NB raised its forecast for the key policy rate to average 0.6 percent this year, up from 0.5 percent, and the 2017 forecast to 0.4 percent from 0.3 percent. For 2018 the central bank also forecasts a key policy rate of 0.4 percent, rising to 0.7 percent in 2019.
    The forecast for economic growth this year was raised to 0.9 percent from 0.8 percent, rising to 1.8 percent in 2017, up from 1.6 percent. For 2018 Gross Domestic Product was seen rising by an unchanged 2.1 percent while the forecast for 2019 was trimmed to 2.1 percent from 2.3 percent.
    Norway's GDP grew by an annual rate of 2.5 percent in the second quarter of this year, up from 0.6 percent in the first quarter.

Philippines holds rate, risks to inflation now to upside

   The central bank of the Philippines left its benchmark overnight reverse repurchase rate (RRP) unchanged at 3.0 percent, as expected, and repeated that "increased uncertainty over prospects for growth and monetary policy action in major advanced economies warrants prudence in policy settings."
    Bangko Sentral ng Pilipinas (BSP), which lowered its RRP rate by 100 basis points in June as part of shift to an interest rate corridor system, added that the balance of risks surrounding the inflation outlook "appears to be tilted to the upside" from pending petitions to changes in electricity rates along with proposed change in taxes on petroleum products.
    In its August statement, the BSP described the balance of risks to inflation as "broadly balanced."
    As in August, the central bank described the inflation environment as "manageable," with inflation seen slightly below the range of 3.0 percent, plus/minus 1 percentage points this year before rising toward the mid-point of its target range in 2017 and 2018.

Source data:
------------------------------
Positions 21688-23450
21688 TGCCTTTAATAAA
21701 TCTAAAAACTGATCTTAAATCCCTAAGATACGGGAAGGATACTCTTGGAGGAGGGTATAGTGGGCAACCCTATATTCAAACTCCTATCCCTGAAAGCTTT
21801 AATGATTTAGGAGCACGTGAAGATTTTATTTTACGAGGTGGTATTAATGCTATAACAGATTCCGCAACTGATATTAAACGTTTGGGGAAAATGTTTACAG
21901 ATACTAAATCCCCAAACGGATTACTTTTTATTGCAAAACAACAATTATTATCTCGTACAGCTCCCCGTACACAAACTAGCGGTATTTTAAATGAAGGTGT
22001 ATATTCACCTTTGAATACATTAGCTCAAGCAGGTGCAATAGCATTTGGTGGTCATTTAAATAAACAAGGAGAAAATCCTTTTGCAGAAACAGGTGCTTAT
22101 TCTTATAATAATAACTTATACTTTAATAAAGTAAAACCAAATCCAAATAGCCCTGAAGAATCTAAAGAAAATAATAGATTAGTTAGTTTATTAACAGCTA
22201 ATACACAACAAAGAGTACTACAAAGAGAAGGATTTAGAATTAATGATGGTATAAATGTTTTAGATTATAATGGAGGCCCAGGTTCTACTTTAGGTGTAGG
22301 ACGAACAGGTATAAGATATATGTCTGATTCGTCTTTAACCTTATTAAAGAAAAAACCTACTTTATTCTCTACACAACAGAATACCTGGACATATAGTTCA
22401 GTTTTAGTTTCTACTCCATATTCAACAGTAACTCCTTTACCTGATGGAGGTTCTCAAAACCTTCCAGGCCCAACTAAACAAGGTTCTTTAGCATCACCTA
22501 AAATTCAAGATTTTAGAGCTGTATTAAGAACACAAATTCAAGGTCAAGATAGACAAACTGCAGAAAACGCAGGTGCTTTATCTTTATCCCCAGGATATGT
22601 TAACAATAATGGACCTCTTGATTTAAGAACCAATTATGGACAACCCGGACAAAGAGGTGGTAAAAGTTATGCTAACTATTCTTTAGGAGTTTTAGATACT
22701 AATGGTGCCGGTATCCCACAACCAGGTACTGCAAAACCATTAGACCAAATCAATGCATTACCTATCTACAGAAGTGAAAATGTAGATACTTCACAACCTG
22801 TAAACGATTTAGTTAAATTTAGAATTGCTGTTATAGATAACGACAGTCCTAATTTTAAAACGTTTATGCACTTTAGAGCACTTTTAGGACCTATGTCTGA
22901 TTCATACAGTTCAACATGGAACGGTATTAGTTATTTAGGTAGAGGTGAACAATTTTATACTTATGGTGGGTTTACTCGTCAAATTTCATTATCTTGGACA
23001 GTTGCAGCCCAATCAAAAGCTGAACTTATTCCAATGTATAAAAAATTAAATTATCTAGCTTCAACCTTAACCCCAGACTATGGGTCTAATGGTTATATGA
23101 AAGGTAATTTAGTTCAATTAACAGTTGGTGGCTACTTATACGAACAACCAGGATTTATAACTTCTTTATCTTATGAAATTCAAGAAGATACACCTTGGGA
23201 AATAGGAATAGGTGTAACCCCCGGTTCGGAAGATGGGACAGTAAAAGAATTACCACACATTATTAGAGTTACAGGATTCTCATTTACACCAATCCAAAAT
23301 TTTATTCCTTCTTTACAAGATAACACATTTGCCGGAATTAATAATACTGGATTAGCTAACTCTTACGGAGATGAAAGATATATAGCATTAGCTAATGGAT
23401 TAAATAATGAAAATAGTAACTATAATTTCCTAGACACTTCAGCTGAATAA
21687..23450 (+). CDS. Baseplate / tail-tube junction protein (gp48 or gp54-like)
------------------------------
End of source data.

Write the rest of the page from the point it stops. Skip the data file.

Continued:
The BSP currently forecasts average inflation of 1.8 percent for this year, 2.9 percent for 2017 and 2.6 percent for 2018.

Wednesday, September 21, 2016

Central Bank News Link List - Sep 22: Fed keeps rates steady, signals one hike by end of year

Here's today's Central Bank News' link list, click through if you missed the previous link list. The list comprises news about central banks that is not covered by Central Bank News. The list is updated during the day with the latest developments so readers don't miss any important news.

Central Bank News Link List - Sep 21: BOJ overhauls policy framework, sets yield curve target

   Here's today's Central Bank News' link list, click through if you missed the previous link list. The list comprises news about central banks that is not covered by Central Bank News. 

Tuesday, September 20, 2016

Kenya cuts rate 50 bps, worried over slower credit growth

    Kenya's central bank cut its Central Bank Rate (CBR) by 50 basis points to 10.00 percent, saying it remains concerned over the "persistent" slowdown in private sector growth at the same time that inflation is expected to decline in the short term amid moderate demand pressure on inflation.
    The Central Bank of Kenya (CBK) has now cut its rate by 150 basis points this year following a 100-point reduction in May.
    Kenya's inflation rate eased to 6.26 percent in August from 6.4 percent in July, within the government's target range 2.5 percent to 7.5 percent.
    As in its July statement, the central bank said the 3-month annualized non-food-non-fuel inflation rate has remained stable since June, indicating no significant demand pressures in the economy.
    The foreign exchange market has also remained stable, reflecting a narrower current account deficit, resilient diaspora remittances and improved tourism earnings. The current account deficit is expected to narrow to 5.5 percent of Gross Domestic Product this year form 6.8 percent in 2015.
    The central bank's foreign exchange reserves rose to US$7.803.6 billion from $7.769.6 billion at the end of July.
    The CBK said it's monetary policy committee was "closely monitoring the impact" of the new banking act that took effect on Sept. 14 and would continue to put in place measures to sustainably reduce the cost of credit and improve liquidity management.
   Kenya's government has ordered commercial banks to limit their lending rates to 4 percentage points above the CBK's base rate. Last week the central bank said the base rate equaled its Central Bank Rate and not the Kenya Bank's Reference Rate.